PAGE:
I can imagine, without looking, that the Addams Family theme song, starting with “They’re creepy and they’re kooky…,” will be played to death in the coming days. For those not familiar with that refrain, it heralds the latest coming of “The Addams Family.”
I think that there are two camps, maybe three, that have their own view of just what is The Addams Family. The obvious ones are those who love and enjoy the original Charles Addams cartoons that have been with us since its origins in 1938. The other camp, of which I proudly hail, is for the original TV series, starring Caroline Jones and John Astin, which first aired in 1964. Oh, and the third might be for the fans of the 1991 live action remake starring Angelica Huston and Raoul Julia – though those fans probably are for either the cartoons or the TV series.
This time around has our lovable little family being hounded and attacked by the local population in the Old Country. They flee to the safety and protection of…New Jersey! Once there, Morticia Addams (Charleze Theron) tells her loving husband, Gomez (Oscar Isaac), that what she wants most is a home for her growing family. An abandoned insane asylum in the nearby town of Assimilation is available and it is perfect for the creepy and kooky family.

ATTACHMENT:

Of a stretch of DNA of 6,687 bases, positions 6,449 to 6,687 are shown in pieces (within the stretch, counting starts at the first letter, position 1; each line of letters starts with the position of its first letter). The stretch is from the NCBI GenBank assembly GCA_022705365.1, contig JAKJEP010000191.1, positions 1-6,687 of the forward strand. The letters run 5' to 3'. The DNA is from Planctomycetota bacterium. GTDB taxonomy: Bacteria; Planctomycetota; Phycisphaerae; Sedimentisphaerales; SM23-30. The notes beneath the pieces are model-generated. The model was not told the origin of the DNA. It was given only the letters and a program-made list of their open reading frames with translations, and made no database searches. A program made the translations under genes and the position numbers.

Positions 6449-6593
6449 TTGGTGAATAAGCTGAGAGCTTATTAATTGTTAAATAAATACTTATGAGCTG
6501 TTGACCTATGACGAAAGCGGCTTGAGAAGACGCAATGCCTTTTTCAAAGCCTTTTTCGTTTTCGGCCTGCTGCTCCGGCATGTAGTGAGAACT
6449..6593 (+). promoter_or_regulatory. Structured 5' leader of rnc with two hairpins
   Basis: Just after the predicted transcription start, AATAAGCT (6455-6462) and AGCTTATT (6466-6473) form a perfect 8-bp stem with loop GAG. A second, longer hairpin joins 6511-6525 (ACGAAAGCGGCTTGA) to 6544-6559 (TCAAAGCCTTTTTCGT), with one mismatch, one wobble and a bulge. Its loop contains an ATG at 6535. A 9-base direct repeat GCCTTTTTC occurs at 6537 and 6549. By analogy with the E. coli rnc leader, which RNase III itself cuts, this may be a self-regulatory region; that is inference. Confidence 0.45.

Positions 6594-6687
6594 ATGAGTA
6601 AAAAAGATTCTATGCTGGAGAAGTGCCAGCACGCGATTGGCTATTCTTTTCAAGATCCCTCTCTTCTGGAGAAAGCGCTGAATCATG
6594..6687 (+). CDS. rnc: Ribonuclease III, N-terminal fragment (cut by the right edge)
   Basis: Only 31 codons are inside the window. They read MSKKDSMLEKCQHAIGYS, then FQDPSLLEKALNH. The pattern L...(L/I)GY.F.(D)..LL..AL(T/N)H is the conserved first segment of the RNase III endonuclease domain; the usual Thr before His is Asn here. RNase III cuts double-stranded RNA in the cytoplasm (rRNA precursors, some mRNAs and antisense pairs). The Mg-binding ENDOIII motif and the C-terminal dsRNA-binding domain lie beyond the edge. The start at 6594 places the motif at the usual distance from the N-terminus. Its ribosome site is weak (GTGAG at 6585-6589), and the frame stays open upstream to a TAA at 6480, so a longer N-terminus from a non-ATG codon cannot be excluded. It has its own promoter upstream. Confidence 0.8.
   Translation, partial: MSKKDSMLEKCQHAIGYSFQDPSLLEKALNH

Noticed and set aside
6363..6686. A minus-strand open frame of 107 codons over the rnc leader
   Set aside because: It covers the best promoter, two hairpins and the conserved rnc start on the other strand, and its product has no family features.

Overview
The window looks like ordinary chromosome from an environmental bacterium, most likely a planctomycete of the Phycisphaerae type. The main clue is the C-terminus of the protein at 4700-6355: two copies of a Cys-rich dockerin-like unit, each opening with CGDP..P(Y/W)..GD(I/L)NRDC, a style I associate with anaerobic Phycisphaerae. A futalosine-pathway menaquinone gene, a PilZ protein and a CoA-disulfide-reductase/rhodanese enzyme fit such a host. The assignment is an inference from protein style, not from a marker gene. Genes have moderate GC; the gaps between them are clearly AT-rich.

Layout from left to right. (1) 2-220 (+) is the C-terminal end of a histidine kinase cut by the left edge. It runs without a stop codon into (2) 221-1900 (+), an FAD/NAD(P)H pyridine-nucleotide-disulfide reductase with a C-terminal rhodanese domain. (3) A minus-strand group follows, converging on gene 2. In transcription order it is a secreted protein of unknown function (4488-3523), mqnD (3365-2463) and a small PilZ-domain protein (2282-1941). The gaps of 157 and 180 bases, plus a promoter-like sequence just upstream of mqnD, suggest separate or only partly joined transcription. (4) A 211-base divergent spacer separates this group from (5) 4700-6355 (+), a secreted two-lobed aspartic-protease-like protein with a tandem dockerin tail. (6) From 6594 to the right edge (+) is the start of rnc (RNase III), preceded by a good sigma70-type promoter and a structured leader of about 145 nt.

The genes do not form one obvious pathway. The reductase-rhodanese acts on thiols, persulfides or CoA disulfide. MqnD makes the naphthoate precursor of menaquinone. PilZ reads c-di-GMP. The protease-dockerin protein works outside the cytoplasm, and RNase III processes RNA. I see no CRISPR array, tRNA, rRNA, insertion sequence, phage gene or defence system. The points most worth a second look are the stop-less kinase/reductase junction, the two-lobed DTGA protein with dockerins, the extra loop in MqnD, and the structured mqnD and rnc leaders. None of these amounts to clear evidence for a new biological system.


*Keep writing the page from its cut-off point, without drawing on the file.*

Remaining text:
This lays the groundwork for what the filmmakers hope will be a new money-making franchise. There is a ready made audience, whichever camp you are in, so brand identity is immediate. But, I ask, is there a market for a fresh reboot of the Addams Family?
This latest addition to the Addams legend matches the spirit of the original characters made up by Charles Addams. The family has been living peacefully and happily in Assimilation for the past 13 years. The town is a designed community by reality-TV star and builder Margaux Needler and is ready for her biggest project to date – the renovation of the Addams manse. This leads to a battle of wills between the Addams and greedy, ratings-crazy Margaux.